In China and Asia, the average parent is the polar opposite of the average American parent. That’s why they are often called Tiger Parents.
However, Chinese/Asian parents will not all be the same. Though most would fit the description of a Tiger Parent as opposed to the average American parent more concerned with self-esteem and the child having daily fun, the average Chinese/Asian parent sets standards that do not take into account self-esteem or having fun, but those standards would vary from parent to parent.
Most urban parents in China would have higher standards than most rural parents. The higher the status and success of the parent, the better chance the standards would be higher for the child too, which explains why Amy Chua’s expectations for her daughters are set so high (Amy Chua is the author of Battle Hymn of the Tiger Mother.)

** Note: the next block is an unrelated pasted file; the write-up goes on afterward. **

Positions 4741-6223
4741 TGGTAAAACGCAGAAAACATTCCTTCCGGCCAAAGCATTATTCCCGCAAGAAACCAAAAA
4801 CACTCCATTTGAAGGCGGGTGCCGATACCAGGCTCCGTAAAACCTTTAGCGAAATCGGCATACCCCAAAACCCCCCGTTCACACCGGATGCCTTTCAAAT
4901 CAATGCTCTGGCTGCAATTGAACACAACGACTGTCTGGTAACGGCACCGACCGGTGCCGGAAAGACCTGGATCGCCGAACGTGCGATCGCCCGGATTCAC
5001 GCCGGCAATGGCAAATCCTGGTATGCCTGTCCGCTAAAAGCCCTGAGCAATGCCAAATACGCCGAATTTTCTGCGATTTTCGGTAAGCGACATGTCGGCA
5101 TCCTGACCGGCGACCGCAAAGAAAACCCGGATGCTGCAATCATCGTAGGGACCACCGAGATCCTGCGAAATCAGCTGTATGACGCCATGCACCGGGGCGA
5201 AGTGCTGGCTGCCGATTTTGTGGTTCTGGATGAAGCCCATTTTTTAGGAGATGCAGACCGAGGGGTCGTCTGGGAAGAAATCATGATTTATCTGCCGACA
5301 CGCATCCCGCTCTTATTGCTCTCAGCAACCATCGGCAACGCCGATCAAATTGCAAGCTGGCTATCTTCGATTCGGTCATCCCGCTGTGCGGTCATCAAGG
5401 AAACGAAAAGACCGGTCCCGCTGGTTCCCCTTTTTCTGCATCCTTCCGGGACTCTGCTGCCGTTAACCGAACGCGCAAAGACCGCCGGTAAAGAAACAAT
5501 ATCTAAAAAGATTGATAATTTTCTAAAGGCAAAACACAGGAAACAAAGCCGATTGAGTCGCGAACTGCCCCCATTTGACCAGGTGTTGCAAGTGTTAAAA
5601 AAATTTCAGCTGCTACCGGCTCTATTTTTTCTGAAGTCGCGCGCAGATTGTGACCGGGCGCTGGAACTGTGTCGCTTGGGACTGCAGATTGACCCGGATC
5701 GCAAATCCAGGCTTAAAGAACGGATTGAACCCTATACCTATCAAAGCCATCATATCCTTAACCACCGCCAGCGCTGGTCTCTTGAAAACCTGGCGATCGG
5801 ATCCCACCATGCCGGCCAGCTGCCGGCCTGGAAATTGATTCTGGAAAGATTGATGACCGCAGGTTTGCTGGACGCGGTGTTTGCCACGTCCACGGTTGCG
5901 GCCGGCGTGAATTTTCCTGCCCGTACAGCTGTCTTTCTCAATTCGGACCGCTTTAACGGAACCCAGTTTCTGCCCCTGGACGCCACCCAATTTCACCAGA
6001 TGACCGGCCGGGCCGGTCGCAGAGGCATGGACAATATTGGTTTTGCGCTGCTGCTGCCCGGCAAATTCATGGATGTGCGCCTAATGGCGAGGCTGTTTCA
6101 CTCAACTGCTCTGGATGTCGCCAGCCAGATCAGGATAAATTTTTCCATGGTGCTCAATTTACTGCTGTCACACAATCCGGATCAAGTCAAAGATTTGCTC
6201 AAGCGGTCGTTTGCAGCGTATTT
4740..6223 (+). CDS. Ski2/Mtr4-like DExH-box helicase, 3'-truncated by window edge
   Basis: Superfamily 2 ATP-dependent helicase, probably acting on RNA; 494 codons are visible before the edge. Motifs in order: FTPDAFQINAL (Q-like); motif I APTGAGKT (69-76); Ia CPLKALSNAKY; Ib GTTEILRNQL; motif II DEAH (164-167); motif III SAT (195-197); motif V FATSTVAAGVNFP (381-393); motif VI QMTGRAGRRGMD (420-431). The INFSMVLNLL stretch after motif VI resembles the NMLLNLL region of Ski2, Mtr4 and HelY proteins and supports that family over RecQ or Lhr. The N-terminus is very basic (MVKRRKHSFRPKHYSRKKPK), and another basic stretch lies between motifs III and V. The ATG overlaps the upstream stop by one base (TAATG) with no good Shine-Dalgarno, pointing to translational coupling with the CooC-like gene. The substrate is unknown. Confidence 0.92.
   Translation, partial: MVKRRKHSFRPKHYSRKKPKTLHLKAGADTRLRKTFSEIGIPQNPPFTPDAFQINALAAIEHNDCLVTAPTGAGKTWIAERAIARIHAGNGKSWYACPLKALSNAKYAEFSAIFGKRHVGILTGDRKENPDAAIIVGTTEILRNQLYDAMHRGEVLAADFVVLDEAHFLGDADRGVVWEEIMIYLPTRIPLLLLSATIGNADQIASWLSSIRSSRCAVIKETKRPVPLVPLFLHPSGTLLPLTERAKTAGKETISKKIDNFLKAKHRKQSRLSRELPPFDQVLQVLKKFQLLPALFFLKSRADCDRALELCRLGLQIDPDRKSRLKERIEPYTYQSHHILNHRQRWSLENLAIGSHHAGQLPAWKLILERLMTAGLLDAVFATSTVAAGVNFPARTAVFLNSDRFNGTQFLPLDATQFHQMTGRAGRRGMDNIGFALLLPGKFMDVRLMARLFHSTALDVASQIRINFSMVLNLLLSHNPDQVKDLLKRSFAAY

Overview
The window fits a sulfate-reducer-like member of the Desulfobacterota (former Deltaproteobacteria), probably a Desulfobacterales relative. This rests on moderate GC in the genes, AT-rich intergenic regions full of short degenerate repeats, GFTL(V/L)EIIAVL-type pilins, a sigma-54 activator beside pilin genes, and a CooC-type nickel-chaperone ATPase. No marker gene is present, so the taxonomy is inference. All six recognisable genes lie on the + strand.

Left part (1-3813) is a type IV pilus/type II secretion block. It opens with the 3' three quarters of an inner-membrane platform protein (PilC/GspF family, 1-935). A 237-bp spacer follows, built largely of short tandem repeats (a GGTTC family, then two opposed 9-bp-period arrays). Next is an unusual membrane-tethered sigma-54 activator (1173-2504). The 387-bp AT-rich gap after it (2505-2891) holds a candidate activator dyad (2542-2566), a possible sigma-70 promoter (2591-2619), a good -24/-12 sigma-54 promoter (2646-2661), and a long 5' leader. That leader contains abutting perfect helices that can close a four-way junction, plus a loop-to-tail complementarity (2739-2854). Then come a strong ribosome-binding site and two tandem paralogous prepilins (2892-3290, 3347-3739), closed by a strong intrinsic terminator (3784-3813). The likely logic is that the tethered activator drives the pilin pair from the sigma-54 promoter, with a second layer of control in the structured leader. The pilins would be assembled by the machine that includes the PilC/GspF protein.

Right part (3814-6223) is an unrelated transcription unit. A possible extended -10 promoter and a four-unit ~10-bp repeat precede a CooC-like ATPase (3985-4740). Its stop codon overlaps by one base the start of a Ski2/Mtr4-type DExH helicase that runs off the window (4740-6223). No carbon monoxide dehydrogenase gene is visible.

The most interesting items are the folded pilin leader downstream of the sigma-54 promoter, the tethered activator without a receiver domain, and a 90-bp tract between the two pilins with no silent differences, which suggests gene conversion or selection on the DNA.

After all, Amy Chua is a Yale professor and the author of two New York Times bestsellers. Chua’s father also teaches or taught at the University of Berkeley in California as a math professor.
In China, most mothers identify who they are by the success of their children in school and later in life.
By contrast, American SAP parents may act as if their children were from another planet and a member of a fragile species until the child turns 18, becomes an adult, and reverts to being a member of the human species.
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